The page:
Climbing: 4600 feet
Riding Time: 4:43 hours
Min to Max: 8500 to 12,000 feet
I've ridden the classic Monarch Crest ride multiple times now. Most riders used automobile shuttles to start themselves off near 12,000ft at Monarch Pass. I've always started from Poncha Springs and rode Highway 50 all the way up. The only thing that sucks about the climb is the traffic. Hwy 50 gets a lot of trucks. There isn't much shoulder on most of it either.
The classic route follows the Continental Divide past Marshall Pass, where Silver Creek is taken down to the Rainbow Trail. The Rainbow Trail is a real gem. It is a lot of work, especially for those that climb 4000+ feet up Hwy 50 to start the ride. But there is another option to ride the crest that is almost all on dirt. It is on the west side of the divide. This option starts in Sergents, takes dirt Old Monarch Pass road up to the divide, where the CDT is taken two miles to Hwy 50 at Monarch Pass (the new one I guess). Then since your car is at the bottom on the west side, a different trail must be taken down. Agate Creek is the option I chose. The whole loop runs about 36 miles and has a little less climbing than the classic loop since Sergents sits higher than Poncha Springs.
Old Monarch Pass Rd up on the left, Crest across the top,
Agate Creek Tr down on the right.
Interesting that I can spend two days at 6000ft, ride to 14,110ft, and not get an altitude headache. Then I go to Gunnison (elevation 7700ft) and wake up with an altitude headache the next morning. My experience is if I start the day with an altitude headache, it only gets worse when climbing. I planned to spend a lot of time at 12,000ft. It was the third day at altitude, usually my worse.
On Tuesday morning, I started off at 8:30am from Hwy 50. It was cold. I needed a long jersey until I warmed up. A few miles of pavement are taken before reaching Old Monarch Pass road. This gravel road was in mint condition, road bikeable in fact. Never very steep either, typically 8% in the switchback sections, of which there were three sections. The divide is reached in 14 miles and over 2500ft net gain. I went 90 minutes before I saw or heard another person. I savored the solitude.
Old Monarch Pass Road near the summit
The two miles of Continental Divide Trail (CDT) to Monarch Pass was sweet contour singletrack. A couple switchbacks dropping down to Hwy 50 at the top of the pass were steep though. I refueled at the summit store. I was about 2hrs into the ride. It was chilly and windy up here, necessitating the long jersey again. There were many riders unloading bikes here, including an international couple on singlespeeds that I later met on the trail. They planned to hitch-hike back up to their car.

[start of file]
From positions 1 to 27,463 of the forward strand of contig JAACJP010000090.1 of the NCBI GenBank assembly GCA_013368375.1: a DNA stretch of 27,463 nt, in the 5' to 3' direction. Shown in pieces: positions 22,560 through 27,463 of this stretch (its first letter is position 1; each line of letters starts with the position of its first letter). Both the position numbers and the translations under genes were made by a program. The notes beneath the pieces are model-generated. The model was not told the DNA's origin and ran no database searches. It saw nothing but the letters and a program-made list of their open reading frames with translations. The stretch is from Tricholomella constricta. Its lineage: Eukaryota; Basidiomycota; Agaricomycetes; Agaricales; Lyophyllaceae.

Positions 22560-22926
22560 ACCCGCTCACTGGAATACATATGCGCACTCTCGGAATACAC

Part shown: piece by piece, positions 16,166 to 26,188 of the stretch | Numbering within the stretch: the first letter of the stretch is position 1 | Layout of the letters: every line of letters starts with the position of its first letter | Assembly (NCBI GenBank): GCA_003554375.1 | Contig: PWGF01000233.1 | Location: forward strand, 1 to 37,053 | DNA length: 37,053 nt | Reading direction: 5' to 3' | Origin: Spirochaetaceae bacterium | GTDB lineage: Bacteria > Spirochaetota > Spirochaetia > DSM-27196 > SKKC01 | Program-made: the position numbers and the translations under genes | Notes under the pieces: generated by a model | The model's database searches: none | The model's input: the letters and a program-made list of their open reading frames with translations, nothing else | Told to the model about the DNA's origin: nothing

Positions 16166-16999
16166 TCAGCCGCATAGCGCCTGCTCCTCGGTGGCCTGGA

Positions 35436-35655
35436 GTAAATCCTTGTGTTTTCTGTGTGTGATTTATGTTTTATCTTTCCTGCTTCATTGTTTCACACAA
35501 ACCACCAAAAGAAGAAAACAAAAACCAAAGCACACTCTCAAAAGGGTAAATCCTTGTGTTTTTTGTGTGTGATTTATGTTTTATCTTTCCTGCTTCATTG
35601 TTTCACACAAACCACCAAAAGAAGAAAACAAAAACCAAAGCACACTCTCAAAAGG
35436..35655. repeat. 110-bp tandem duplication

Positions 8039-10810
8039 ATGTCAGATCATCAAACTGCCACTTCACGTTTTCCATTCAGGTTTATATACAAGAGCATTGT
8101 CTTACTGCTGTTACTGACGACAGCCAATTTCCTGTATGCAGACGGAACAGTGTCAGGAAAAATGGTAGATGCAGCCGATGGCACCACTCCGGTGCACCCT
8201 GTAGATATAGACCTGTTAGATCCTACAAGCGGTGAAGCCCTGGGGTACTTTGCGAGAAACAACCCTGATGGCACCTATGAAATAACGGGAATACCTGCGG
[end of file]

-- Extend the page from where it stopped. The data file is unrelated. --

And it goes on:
Monarch Crest Trail
More Crest goodness
The Monarch Crest portion of the CDT is one of my favorite trails. It cruises along the continental divide at 12,000ft, above timberline, for several miles. It is buttery smooth most of the time, but it would be a waste to blast through it with incredible views on both sides of the divide. I passed a large group of riders before reaching my turn-off at Agate Creek. Other than that, I almost had the ridge to myself. I rode a total of about 13 miles above 11,000ft.
Self portrait on the Crest
Agate Creek Trail was new for me. I knew it dropped steeply. The first two miles were non-stop death grip on the brakes. This trail is open to motos too, so it was pretty chopped up. It was very technical. A rider in the group I passed told me I was going to get wet feet on Agate Creek. Lower down, the trail crosses the creek many, many times. Each time, the stream got a little wider, a little deeper, and a lot more risky to try to ride across. Dismounts became frequent. I had forgotten my ankle brace on this ride. On the bike, I was more worried about going over the bars on this rocky trail than hurting an ankle. Off the bike, walking across rocky bottom streams was an ankle fracture waiting to happen. I was very tentative on this descent. It took me a long time to reach the bottom. Once the end is reach, a wicked steep set of switchbacks is taken back up to Hwy 50. I had to walk bits of this. The trail popped out about two miles from my car, which was a nice coast back down. My altitude headache never became a problem during the ride and was gone by the time I finished.
Top of Agate Creek Trail
I really liked this new, almost all dirt option to ride the crest. The descent is pretty bony, and you do miss the Rainbow Trail on this side. But it sure beats riding for better part of two hours up Hwy 50. The ride went 36.4 miles with 4600ft of climbing in 4.7 hours riding time. I was completely cooked when I got back to the car. I couldn't get to Sonic quick enough for a large malted milk shake.
Wednesday was one of my best trail riding days ever. The weather has been nothing but perfect here, 70's, no humidity, breezy, and brilliantly sunny. Wouldn't it be a shame if Hurricane Earl forced me to stay here an extra day or two? I had to do two rides on Wednesday. Never let a perfect day go to waste. This will have to wait for another post.